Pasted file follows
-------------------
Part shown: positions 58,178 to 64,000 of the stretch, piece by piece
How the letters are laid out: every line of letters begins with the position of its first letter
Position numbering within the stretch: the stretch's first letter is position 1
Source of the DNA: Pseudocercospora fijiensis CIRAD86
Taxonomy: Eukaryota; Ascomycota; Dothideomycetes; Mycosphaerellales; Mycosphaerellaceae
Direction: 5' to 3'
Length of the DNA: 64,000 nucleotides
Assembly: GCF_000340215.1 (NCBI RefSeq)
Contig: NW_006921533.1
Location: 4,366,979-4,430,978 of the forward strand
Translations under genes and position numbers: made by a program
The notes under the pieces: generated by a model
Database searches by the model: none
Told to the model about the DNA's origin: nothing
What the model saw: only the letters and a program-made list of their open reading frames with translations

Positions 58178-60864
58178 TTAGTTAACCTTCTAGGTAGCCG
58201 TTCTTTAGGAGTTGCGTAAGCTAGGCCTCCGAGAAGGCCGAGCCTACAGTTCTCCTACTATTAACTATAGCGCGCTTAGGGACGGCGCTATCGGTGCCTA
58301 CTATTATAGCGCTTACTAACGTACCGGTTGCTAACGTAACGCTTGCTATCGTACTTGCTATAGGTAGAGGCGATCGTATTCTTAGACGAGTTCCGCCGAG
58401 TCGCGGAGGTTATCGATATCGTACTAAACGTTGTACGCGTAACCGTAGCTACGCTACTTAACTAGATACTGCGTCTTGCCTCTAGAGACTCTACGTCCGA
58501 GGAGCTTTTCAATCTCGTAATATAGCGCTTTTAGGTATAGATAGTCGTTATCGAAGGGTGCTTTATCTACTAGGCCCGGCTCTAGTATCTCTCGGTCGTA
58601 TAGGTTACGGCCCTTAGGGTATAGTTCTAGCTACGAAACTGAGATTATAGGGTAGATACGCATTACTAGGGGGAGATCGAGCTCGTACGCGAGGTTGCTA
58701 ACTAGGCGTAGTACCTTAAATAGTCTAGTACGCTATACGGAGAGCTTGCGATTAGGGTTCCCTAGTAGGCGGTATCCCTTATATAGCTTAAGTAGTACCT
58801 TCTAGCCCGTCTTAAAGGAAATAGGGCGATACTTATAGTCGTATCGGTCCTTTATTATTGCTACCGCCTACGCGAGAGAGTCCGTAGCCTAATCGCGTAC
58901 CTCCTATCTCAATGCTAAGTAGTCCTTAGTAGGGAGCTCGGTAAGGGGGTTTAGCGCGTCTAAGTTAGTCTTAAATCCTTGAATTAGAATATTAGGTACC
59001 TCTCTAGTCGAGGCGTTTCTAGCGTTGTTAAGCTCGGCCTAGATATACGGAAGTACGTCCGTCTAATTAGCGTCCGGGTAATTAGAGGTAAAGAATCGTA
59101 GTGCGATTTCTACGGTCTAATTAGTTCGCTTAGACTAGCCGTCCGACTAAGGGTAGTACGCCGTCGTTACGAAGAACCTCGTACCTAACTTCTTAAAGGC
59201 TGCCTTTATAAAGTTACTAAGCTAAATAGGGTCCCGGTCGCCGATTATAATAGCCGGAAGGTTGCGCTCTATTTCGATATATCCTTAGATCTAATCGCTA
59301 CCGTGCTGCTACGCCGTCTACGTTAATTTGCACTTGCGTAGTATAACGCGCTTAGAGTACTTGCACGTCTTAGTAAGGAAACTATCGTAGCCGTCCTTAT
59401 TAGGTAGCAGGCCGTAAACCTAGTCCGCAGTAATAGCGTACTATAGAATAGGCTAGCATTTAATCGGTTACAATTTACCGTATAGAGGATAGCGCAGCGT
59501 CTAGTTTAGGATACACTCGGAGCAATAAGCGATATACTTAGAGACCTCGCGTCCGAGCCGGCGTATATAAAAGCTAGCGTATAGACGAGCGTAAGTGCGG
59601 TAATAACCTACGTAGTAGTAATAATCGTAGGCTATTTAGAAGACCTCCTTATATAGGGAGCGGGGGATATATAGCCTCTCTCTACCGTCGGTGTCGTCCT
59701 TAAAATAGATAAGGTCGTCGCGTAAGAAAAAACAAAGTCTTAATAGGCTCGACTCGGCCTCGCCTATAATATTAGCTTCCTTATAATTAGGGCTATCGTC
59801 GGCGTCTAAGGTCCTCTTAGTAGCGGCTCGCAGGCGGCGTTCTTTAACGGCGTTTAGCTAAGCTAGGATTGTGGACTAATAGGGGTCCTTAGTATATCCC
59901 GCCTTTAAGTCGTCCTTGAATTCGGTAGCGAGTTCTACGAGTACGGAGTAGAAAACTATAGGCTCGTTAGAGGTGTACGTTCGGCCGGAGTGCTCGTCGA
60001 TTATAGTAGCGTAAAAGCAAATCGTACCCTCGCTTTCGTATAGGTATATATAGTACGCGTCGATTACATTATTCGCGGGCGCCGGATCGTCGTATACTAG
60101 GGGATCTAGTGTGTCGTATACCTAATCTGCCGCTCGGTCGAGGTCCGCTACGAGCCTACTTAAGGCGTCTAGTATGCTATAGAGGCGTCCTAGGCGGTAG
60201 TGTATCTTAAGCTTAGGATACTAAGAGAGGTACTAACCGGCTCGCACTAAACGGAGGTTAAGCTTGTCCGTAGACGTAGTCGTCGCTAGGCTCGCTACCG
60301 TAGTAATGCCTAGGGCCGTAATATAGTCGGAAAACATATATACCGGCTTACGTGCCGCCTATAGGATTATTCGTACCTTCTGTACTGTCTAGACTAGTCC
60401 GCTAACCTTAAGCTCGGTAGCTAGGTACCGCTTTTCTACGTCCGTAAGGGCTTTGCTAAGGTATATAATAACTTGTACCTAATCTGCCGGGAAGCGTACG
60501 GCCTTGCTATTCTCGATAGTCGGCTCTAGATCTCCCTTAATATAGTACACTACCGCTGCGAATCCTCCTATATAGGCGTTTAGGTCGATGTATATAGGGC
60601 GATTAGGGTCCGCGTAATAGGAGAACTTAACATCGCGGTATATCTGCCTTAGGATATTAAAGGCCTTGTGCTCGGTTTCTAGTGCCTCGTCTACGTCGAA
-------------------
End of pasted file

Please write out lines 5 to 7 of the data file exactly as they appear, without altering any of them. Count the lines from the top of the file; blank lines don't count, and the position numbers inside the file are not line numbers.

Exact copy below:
Taxonomy: Eukaryota; Ascomycota; Dothideomycetes; Mycosphaerellales; Mycosphaerellaceae
Direction: 5' to 3'
Length of the DNA: 64,000 nucleotides